LOOKING BACK: The Cuzco-Atalaya (Manu) Road

The dotted lines on the map between Shintuya and Iberia, and Puerto Maldonado and Iberia, represent the two missing links, of which only one is needed, for the first TransAmazonic road link-up between Lima and Rio de Janeiro (according to Peruvian Times figures the distance along this route is roughly 4,895 km). A PERUVIAN TIMES Report published Dec. 5, 1969. 

By Marion Morrison

Cusco Atalaya (Manu) Road - Dec 69The road from Cuzco to the Atalaya settlement on the banks of the Alto Madre de Dios is approximately 212 kms long, crosses two ‘cumbres’ with the highest point at 13,000 ft, and then drops steeply to about 1,000 ft above sea level. The best known town on the route is Paucartambo and there are two ways of getting there from Cuzco: either through Pisac, which is not recommended, or by driving 25 kms south along the main Cuzco-Sicuani highway and then striking to the east just before Urcos. This branch road climbs slowly over the mountains, is reasonably wide and well graded, and passes through the barren puna before dropping to Paucartambo at approximately 9.000 ft. One-way traffic only is allowed on the road; from Cuzco to Atalaya on Monday, Wednesday and Friday and in the other direction Tuesday, Thursday and Saturday. On Sundays there is no control but the road becomes dangerously narrow and there are few places where trucks can pass. From Paucartambo, crossing the river of the same name, the road climbs again to the second ‘cumbre’ passing very close to the famous point of Tres Cruces where the Incas would sit at midwinter solstice to watch the sun rising above the jungle 10,000 ft below. (It’s still a good place for doing the same thing). In the final descent, the road twists endlessly through quickly changing vegetation but the surface is in excellent condition: graded and with little ‘calamina’, although in places the dampness of the surrounding cloud forest converts the dry surface into slippery mud.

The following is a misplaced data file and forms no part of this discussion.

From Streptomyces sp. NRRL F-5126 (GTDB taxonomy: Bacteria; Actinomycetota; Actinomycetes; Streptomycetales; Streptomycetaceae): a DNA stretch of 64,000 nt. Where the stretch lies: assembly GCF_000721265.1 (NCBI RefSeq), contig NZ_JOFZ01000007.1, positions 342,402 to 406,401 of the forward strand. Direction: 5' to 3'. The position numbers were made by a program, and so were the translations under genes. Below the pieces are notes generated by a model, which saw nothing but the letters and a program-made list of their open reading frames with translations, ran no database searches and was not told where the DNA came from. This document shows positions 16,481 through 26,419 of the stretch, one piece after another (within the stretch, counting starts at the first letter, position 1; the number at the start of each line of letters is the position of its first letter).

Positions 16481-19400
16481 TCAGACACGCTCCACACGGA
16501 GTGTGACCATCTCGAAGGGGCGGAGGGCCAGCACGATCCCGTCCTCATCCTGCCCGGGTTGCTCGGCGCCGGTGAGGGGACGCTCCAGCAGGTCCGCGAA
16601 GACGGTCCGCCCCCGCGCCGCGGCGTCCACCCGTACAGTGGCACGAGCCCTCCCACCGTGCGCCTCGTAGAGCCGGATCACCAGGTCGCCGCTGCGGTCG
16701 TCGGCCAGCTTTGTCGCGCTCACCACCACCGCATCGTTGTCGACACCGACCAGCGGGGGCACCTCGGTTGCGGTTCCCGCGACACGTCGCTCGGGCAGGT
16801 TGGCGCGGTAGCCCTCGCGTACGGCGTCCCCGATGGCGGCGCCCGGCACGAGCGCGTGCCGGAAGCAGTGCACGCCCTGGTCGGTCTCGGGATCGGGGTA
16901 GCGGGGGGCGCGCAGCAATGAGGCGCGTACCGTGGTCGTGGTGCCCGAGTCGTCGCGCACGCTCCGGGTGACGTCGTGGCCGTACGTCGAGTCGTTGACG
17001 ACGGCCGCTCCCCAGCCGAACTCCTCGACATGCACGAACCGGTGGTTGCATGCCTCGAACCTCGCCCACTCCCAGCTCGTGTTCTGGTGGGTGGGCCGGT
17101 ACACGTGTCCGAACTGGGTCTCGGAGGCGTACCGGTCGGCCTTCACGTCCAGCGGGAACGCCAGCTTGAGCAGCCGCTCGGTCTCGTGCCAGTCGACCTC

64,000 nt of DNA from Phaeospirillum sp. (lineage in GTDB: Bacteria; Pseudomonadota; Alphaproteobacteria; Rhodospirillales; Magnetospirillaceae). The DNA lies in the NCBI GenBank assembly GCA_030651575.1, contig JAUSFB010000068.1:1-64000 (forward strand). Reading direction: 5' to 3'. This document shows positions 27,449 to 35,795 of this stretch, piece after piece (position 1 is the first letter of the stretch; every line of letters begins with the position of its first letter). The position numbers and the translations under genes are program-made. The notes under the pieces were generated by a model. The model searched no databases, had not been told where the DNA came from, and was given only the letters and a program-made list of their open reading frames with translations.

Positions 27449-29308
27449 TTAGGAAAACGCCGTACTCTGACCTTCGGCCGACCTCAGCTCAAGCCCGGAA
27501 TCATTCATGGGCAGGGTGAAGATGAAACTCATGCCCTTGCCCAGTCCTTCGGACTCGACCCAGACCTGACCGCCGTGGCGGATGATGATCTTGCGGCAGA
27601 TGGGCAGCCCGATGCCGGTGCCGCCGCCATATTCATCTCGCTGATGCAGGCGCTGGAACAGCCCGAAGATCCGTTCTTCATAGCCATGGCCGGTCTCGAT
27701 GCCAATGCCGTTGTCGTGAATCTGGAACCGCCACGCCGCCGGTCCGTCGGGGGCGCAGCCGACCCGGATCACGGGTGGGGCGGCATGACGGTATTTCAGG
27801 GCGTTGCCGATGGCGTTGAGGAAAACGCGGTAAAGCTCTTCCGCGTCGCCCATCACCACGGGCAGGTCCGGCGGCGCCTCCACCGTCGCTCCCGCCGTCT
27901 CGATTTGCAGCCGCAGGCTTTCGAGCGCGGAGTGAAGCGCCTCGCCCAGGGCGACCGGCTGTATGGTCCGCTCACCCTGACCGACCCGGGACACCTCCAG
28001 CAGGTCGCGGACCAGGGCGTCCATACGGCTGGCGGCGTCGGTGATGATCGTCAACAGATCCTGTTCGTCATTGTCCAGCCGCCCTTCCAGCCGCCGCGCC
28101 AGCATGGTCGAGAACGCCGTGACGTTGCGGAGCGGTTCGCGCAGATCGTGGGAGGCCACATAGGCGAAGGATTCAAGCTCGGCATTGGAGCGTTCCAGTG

Guard Post

A deep precipice falls away on one side with high cliffs of rock on the other. There are few stopping places, though a good meal can be bought at Buenos Aires, a small shack perched on a corner some three hours beyond Paucartambo. There is a guard post at Chontachaca, which strictly controls the traffic, not allowing any vehicle to start the uphill run until three in the morning, when it is estimated that all downhill traffic has already passed. A modern bridge crosses the River Cosnipata before the road reaches Atalaya where there is a Guardia Civil post which shuts around midnight. Only six kilometers from here is the military post of Salvacion, the headquarters of the Army Corps that has been building the extension of the road from Atalaya, and once again, all documents have to be shown and noted. This post is shut between midnight and seven in the morning. The new road, from Km 212 to Shintuya at Km 256, where “it ends,” is first class: about 30 ft wide, graded and well maintained; and as it traverses the vestiges of the Andean foothills, the slight gradients along the route present no problem because the road has been well designed. This section of the road, however, will only be in service during the dry months as it is crossed by four wide rivers and there are no bridges apart from a couple of small Bailey bridges across deep culverts. So colonists who have already begun to settle along the road and around the Shintuya mission have to revert to the old form of transport during the rainy season and have to travel to Atalaya by canoe.

Marion Morrison wrote this story just after filming, with photographer and author husband Tony Morrison, the first full-length documentary program on the Manu National Park —A Park in Peru— for the BBC. 

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